Trelagliptin once-weekly safe, effective for T2DM with severe renal impairment
A once-weekly regimen of 25 mg trelagliptin is effective and safe for type 2 diabetes mellitus (T2DM) patients with severe renal impairment or end-stage renal disease (ESRD), reports a new study.
Researchers conducted a multicentre, randomized, phase III study including T2DM patients who received either trelagliptin (n=55; mean age, 65.8±10.28 years; 69.1 percent male) or placebo (n=52; mean age, 65.8±10.46 years; 75.0 percent male) for the first 12 weeks. This was followed by a 40-week open-label phase where both groups were given trelagliptin. Eligible participants had renal impairment or ESRD.
At the end of the 12-week double-blind phase, the reduction in glycated haemoglobin (HbA1c) was significantly greater in the trelagliptin vs placebo group (least square [LS] mean difference, –0.72 percent, 95 percent CI, –0.966 to –0.473; p<0.0001).
Similarly, the proportion of patients with HbA1c <7.0 percent was significantly higher in the trelagliptin group (50.0 percent vs 17.1 percent; difference, 32.9 percent, 14.194–51.660). Similar improvements were reported for fasting blood glucose, glycoalbumin and fasting glucagon after the first 12 weeks.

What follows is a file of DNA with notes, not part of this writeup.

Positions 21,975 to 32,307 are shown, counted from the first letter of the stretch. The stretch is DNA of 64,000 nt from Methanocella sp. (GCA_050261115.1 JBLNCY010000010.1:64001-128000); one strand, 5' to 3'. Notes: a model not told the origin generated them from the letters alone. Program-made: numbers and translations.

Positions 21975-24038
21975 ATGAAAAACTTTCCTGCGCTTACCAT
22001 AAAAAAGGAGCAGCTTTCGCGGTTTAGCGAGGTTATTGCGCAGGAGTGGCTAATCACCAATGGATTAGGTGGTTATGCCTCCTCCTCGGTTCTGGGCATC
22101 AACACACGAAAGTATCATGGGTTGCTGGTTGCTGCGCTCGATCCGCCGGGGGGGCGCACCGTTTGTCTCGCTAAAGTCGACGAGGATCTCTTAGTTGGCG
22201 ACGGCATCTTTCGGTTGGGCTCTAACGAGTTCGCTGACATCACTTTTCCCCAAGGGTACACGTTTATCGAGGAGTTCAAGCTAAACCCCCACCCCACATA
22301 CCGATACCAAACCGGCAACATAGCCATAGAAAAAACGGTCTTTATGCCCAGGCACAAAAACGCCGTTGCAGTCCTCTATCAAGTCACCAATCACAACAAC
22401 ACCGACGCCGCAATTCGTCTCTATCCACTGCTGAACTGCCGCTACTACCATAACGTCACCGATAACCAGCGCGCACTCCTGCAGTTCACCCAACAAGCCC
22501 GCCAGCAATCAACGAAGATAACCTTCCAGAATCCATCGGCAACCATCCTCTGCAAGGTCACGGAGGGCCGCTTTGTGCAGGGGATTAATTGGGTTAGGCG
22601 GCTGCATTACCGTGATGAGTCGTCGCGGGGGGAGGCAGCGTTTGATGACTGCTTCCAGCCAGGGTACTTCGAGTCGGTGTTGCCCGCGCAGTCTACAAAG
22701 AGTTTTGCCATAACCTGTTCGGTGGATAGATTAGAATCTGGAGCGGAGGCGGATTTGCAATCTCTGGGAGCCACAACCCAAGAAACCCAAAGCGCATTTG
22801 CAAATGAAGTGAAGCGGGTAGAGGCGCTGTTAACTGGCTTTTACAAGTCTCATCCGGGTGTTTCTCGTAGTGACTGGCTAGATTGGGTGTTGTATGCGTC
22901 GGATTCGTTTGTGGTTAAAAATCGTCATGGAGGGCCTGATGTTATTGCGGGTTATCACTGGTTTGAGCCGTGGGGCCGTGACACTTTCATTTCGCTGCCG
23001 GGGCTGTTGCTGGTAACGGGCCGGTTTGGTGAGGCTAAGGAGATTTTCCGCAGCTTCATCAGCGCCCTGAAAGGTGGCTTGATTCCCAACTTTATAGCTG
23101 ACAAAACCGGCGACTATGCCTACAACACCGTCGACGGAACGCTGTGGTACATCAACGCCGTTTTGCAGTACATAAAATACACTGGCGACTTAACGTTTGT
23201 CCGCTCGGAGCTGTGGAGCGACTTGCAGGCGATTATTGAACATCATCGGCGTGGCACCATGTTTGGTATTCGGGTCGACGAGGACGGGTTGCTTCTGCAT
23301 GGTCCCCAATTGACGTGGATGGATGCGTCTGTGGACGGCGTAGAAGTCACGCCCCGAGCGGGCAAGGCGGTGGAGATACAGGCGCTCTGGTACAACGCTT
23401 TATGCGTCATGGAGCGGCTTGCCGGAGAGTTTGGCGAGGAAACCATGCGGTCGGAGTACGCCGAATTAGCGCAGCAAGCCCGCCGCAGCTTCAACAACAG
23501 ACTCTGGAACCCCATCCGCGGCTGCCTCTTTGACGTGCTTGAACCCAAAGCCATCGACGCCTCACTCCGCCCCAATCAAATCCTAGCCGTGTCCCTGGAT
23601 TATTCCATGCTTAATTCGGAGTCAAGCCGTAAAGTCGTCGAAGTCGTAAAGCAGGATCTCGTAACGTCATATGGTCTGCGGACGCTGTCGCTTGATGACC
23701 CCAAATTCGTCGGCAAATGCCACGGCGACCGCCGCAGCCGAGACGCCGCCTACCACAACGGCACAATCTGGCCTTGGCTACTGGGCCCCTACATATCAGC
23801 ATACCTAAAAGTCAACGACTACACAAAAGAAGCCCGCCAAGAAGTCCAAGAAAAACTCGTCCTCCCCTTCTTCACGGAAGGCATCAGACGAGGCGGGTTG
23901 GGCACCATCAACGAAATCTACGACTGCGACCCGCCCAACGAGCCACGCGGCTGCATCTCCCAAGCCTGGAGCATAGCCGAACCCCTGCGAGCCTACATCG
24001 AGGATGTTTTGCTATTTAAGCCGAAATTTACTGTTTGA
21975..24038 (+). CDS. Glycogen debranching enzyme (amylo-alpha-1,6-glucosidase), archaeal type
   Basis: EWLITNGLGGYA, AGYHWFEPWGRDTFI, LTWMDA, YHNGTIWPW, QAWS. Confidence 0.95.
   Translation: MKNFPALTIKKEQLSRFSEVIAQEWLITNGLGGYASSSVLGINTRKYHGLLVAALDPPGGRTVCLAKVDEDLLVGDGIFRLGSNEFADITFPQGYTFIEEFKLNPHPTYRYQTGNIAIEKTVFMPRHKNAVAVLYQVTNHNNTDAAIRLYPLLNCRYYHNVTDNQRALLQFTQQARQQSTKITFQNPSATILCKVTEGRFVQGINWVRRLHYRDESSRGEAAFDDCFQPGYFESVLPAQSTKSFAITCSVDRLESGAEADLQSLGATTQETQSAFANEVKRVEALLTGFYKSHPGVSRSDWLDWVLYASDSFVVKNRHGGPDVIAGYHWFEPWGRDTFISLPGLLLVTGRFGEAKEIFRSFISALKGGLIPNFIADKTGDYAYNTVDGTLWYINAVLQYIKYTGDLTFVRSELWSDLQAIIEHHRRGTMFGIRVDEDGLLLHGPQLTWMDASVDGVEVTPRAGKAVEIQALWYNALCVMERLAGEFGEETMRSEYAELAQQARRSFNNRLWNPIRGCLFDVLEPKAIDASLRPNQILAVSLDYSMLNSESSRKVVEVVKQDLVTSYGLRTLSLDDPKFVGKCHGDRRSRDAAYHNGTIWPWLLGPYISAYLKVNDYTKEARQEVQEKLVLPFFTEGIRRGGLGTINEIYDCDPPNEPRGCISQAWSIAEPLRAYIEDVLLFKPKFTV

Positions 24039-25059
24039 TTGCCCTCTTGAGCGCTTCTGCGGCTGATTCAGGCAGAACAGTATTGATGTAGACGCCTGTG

Notably, after the placebo group started receiving trelagliptin during the open-label phase, mean HbA1c level dropped to a level similar to that in the original trelagliptin group.
In terms of safety, there were nominally more treatment-emergent adverse events (TEAE) in the trelagliptin vs placebo group during the double-blind phase (72.7 percent vs 61.5 percent). Five patients had to discontinue therapy due to severe TEAEs, four of whom belonged to the trelagliptin group.
During the open-label phase, the incidence rates of TEAEs in the trelagliptin and placebo groups were 98.2 percent and 100.0 percent. No deaths or serious drug-related TEAEs were reported.